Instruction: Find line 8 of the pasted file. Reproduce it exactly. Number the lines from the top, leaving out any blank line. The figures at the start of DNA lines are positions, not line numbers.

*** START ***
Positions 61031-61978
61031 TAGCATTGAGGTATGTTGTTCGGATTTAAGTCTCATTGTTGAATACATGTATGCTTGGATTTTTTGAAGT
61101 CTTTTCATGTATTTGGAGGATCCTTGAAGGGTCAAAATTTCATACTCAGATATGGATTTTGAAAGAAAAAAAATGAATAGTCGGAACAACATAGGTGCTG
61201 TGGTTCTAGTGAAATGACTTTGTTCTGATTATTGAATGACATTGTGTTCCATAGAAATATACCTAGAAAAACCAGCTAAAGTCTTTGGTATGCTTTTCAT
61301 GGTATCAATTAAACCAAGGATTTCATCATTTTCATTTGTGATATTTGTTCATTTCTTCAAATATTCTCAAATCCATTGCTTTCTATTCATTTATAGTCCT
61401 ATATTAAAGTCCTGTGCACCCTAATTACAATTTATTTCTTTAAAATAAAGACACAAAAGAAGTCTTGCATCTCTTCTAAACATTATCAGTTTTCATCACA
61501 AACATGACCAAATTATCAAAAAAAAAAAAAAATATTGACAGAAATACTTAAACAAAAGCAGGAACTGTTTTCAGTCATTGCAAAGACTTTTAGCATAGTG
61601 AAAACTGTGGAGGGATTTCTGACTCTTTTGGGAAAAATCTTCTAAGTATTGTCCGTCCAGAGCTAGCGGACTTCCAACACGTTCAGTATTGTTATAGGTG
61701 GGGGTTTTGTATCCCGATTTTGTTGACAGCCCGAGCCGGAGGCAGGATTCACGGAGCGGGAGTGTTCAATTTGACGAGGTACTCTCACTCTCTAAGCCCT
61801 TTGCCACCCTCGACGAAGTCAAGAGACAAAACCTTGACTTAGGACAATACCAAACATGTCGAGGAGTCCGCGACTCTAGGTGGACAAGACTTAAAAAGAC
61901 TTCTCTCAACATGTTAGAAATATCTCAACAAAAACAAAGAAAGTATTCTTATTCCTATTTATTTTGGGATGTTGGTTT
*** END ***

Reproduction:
61601 AAAACTGTGGAGGGATTTCTGACTCTTTTGGGAAAAATCTTCTAAGTATTGTCCGTCCAGAGCTAGCGGACTTCCAACACGTTCAGTATTGTTATAGGTG